|Dev: Square Enix Co., Ltd./h.a.n.d.|
|Pub: Square Enix, Inc.|
|Release: January 11, 2011|
|Screen Resolution: N/A|
by Neilie Johnson
Since first appearing in 2002, Kingdom Hearts has become a mainstay of the RPG genre. What was once seen as a nonsensical mash-up between Square Enix supermodel melodrama and Disney cute is now a hit franchise that could, theoretically, go on forever. Proof of that is the latest installment in the series, Kingdom Hearts Re:coded, a DS-exclusive "RPG lite" aimed at the casual gamer.
The game starts in Disney Castle where King Mickey and friends are trying to discover the author of a mysterious message left in Jiminy Cricket's journal, which was left over from the first Kingdom Hearts. While analyzing the journal's data, they realize it's been corrupted and is being slowly destroyed by bugs. Desperate to save the data, they awaken a digital version of Sora (the hero of the majority of the Kingdom Hearts games), who immediately begins his quest to debug the journal. Within the digital datascape, you set out as Sora, keyblade in hand, to once again save the universe of Kingdom Hearts.
If you've played any of the Kingdom Hearts games, the formula will be familiar. You run around adventuring, fighting, and talking to various Disney characters, but this time you also spend considerable effort destroying bugs that show up in each world as different colored blocks (or "blox" as they're called). Within each location, your task is twofold – to eliminate the bugs and to confront and defeat the source of them. In addition to this new bug-stomping agenda, Re:coded has a slew of new gameplay elements on offer, and the first of these is finding and debugging system sectors.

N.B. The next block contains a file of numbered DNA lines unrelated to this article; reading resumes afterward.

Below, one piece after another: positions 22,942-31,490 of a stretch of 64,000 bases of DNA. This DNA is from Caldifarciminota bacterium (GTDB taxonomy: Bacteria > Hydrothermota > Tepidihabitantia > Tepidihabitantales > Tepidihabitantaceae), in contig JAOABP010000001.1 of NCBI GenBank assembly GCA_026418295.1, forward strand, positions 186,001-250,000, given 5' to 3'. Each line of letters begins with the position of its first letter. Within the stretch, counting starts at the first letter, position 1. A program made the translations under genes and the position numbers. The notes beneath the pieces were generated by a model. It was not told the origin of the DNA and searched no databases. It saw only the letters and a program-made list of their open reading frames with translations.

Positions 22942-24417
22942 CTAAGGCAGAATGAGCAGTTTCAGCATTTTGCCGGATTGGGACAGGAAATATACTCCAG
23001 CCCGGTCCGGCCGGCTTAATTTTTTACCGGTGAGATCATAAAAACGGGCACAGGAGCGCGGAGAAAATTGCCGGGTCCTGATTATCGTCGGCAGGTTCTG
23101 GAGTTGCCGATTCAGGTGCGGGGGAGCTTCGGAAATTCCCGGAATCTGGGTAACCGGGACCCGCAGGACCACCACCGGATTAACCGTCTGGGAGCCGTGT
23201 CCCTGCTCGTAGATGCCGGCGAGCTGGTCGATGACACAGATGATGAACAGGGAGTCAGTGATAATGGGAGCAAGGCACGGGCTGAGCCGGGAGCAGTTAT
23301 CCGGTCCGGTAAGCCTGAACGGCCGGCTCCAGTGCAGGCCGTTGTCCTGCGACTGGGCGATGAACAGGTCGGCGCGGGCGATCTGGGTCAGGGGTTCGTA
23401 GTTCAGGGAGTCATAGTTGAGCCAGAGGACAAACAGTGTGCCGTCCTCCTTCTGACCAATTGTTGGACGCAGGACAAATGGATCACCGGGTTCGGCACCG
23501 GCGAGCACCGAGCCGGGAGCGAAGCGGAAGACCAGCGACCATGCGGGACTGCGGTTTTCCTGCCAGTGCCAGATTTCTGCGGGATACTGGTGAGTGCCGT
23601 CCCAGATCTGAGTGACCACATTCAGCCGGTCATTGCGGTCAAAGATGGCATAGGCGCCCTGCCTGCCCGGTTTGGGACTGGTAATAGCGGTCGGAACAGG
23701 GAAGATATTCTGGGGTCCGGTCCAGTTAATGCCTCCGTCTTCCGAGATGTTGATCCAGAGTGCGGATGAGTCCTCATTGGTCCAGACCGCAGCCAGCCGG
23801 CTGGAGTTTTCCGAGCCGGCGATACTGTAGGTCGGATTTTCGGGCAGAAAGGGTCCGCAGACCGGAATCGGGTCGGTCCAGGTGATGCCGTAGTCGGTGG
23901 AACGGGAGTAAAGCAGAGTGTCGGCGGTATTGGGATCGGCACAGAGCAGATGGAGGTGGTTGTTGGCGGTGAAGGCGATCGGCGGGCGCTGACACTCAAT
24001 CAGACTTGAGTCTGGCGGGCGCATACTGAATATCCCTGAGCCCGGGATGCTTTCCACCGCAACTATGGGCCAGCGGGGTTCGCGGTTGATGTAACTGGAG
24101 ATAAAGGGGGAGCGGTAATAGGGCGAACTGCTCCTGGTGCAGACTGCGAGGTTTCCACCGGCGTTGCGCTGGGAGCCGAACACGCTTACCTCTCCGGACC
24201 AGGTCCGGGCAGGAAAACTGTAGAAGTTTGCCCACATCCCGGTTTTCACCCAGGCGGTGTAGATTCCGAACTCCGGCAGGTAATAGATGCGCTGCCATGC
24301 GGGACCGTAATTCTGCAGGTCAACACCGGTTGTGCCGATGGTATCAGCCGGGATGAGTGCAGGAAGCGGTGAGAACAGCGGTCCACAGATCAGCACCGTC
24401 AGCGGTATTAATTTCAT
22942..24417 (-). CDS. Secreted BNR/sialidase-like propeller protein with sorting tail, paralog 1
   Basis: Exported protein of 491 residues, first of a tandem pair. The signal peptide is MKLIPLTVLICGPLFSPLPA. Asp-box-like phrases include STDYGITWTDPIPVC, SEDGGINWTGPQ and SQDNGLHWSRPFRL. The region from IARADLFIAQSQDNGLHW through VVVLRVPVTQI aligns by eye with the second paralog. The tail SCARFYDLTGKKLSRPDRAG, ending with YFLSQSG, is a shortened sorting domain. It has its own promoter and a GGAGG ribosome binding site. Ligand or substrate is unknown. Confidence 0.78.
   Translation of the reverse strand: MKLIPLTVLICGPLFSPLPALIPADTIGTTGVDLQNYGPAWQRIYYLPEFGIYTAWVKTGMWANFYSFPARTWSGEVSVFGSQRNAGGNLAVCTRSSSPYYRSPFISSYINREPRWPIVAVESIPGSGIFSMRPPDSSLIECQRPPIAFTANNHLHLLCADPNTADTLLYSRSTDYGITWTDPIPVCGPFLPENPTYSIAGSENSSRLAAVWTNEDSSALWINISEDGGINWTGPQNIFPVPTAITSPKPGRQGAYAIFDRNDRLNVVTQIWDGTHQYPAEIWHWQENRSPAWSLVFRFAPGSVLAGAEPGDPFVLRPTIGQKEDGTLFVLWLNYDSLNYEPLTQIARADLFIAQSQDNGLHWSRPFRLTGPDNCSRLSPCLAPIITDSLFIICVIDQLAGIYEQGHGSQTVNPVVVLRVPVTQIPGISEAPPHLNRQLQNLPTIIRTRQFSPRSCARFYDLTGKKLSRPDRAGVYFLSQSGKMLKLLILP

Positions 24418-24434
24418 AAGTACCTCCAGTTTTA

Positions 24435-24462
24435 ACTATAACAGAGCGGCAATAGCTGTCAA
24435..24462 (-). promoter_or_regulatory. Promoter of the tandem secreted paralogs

Within these surreal, Tron-like rooms, your focus is to defeat every bug and collect sector points which can then be redeemed for combat commands, munny, and XP. These sequences also function as a teaching tool, introducing you to the different types of bugs you'll encounter later in the game. Most importantly, once you complete these sectors, you restore bits of the larger digital world and recover pieces of the journal's original data.
The second new gameplay element in Re:coded is the new RPG system. Represented as a cute, colorful computer matrix, it allows you to customize and level your character as well as unlock new combat commands and cheats by installing various chips. Of course, this is mostly window dressing since commands are still assigned, combined, and accessed much as they are in previous games. It's fun though, especially the cheats, which allow you to choose between things like more loot in exchange for less XP or better prizes in exchange for tougher enemies. Third and last of the new aspects of Re:coded is the inclusion of classic game modes not seen in the series thus far.